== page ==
Since 1970, the AsDB has approved 73 loan and grant financed projects for a total of $2;1.18 billion—of which 25 projects were currently active–and 228 technical assistance projects for a total of $116.1 million (as of end-December 2007).

In 2007, AsDB program operations shifted to 100 percent grant. Three new grants were approved in 2007 comprising of the health systems program grant, the private sector and SME development program grant, and the Greater Mekong Subregion transport network improvement program (co-financing with $10 million from the Organization of the Petroleum Exporting Countries fund, $14 million (grant) from Australia, and $23 million from the Republic of Korea). In addition, four technical assistance projects amounting to $3.1 million were approved.

Lao P.D.R.: Asian Development Bank Commitments and Disbursements, 2001–07(In millions of U.S. dollars)
Source: Data provided by the Asian Development Bank.

Planned figures.

Source: Data provided by the Asian Development Bank.

Planned figures.

Annex IV. Lao P.D.R.: Statistical Issues

Macroeconomic and financial data provided to the Fund have serious shortcomings that significantly hamper surveillance. Priority should be placed on strengthening balance of payments statistics and national accounts, as well as external public debt and subnational fiscal accounts. Greater coordination between the various agencies responsible for compiling macroeconomic statistics is needed. While a General Data Dissemination System (GDDS) coordinator has been appointed, the authorities have yet to finalize the GDDS metadata and a strategy for statistical improvement. Macroeconomic and financial data are published in periodic reports by the National Statistical Center (NSC) and the Bank of Lao P.D.R. (BoL). National Accounts

National Accounts

National accounts comprise annual estimates of GDP by activity at current and constant 1990 prices, broadly following the System of National Accounts 1968. The lack of regular surveys and use of inadequate methods to collect and compile comprehensive data on current economic activities limit the coverage and reliability of the GDP estimates. The estimates rely heavily on production and volume indicators collected by line ministries. With support from the Swedish International Development Agency, the Lao Expenditure and Consumption Survey 2002–03 (LECS) was finalized and released in 2005. In recent years, the NSC has made some progress in improving the quality of source data, including the implementation of annual enterprise and household surveys. In late 2006, a Statistics Department (STA) regional advisor identified data gaps in the source data and issues on data quality, which need to be addressed as well as in estimates of deflators and expenditures.


The NSC compiles a monthly CPI, with the latest basket introduced in January 2006 using the results of the 2002/03 LECS. Similar to earlier CPI series, the consumption basket only includes goods and services purchased in the market (i.e., excludes own consumption).

Government Finance

The Ministry of Finance’s (MOF) Budget Department produces monthly, quarterly, and annual revenue and expenditure statistics. Most data are recorded on a cash basis. Data on external and domestic debt are compiled by its External Financial Relations Department and Budget Departments. Debt data are comprehensive and available by type of debt holder and instrument. Efforts are being made to further improve coverage, particularly relating to state-owned enterprises’ debt.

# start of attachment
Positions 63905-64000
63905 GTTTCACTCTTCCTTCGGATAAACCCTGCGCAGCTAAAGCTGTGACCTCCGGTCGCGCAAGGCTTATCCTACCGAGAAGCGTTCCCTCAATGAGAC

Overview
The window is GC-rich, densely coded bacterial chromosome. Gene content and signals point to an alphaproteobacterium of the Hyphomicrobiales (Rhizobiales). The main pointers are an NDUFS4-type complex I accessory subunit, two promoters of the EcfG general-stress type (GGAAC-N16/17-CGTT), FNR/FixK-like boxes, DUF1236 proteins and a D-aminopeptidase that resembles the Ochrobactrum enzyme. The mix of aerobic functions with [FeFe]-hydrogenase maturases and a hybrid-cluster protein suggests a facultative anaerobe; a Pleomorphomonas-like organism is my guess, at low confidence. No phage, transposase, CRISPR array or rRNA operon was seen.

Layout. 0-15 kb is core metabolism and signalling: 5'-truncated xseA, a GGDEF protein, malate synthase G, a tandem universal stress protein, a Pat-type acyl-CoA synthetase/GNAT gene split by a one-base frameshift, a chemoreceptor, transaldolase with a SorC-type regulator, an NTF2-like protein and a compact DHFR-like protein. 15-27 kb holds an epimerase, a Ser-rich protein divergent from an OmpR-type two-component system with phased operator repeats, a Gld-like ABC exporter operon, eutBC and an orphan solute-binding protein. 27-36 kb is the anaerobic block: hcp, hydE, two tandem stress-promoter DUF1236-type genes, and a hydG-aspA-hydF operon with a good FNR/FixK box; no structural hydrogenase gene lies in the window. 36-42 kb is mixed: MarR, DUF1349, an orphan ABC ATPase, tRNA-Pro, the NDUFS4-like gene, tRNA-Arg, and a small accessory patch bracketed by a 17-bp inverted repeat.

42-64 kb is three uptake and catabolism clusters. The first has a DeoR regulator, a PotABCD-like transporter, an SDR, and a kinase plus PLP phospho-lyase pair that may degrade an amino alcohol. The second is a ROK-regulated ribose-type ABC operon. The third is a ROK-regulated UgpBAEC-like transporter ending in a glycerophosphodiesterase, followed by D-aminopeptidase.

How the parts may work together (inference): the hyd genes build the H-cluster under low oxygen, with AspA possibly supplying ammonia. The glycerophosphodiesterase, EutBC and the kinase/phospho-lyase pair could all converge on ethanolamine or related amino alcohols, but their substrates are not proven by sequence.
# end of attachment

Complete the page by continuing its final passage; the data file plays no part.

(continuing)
Overall, government finance statistics remain weak, with significant scope to improve their accuracy, coverage, and timeliness. Annual budget and outturn data are also not disseminated according to international standards. Greater decentralization in 2000/01 further complicated the timely reporting of fiscal data, as province monitoring systems are weak and skilled staff limited. The social security fund and off-budget activities are also not included in fiscal data.

In 2004, an STA mission recommended improvements to the quality of fiscal statistics and developed a roadmap for eventual migration to Government Finance Statistics Manual 2001. Currently, no fiscal data are reported for publication in the Government Finance Statistics Yearbook or International Financial Statistics.

Monetary Statistics

The monetary and financial statistics mission in 2004 identified a number of problems in the compilation of monetary statistics and made further recommendations on sectorization, classification, and valuation. It also proposed improvement in the chart of accounts for BoL and commercial banks, and reconciliation of monetary and government finance statistics. Many of the recommendations of the mission have yet to be implemented, including those related to sectorization of the commercial bank balance sheet. In addition, the authorities have not submitted test data in the format of Standardized Report Forms that embody the methodology of the Monetary and Financial Statistics Manual.

Balance of Payments

Balance of payments (BOP) statistics are compiled on a quarterly and annual basis by the BoL, with inputs from the NSC, MOF, and Ministry of Planning and Investment, as well as commercial banks. Currently, certain major activities are unreported, with improvements needed in all major categories of the current account, as well as foreign direct investment and private capital flows. Data reconciliation as reported in the fiscal accounts and BOP on external loans and grants also needs to be strengthened.

New customs procedures adopted in 2000 by the MOF’s Customs Department (with Fiscal Affairs Department technical assistance) have yet to produce more accurate trade data on a regular basis, due to technical reasons. More timely and accurate BOP estimates also require improved coordination among agencies involved in their compilation. The government of Japan is providing technical assistance to address some of these issues.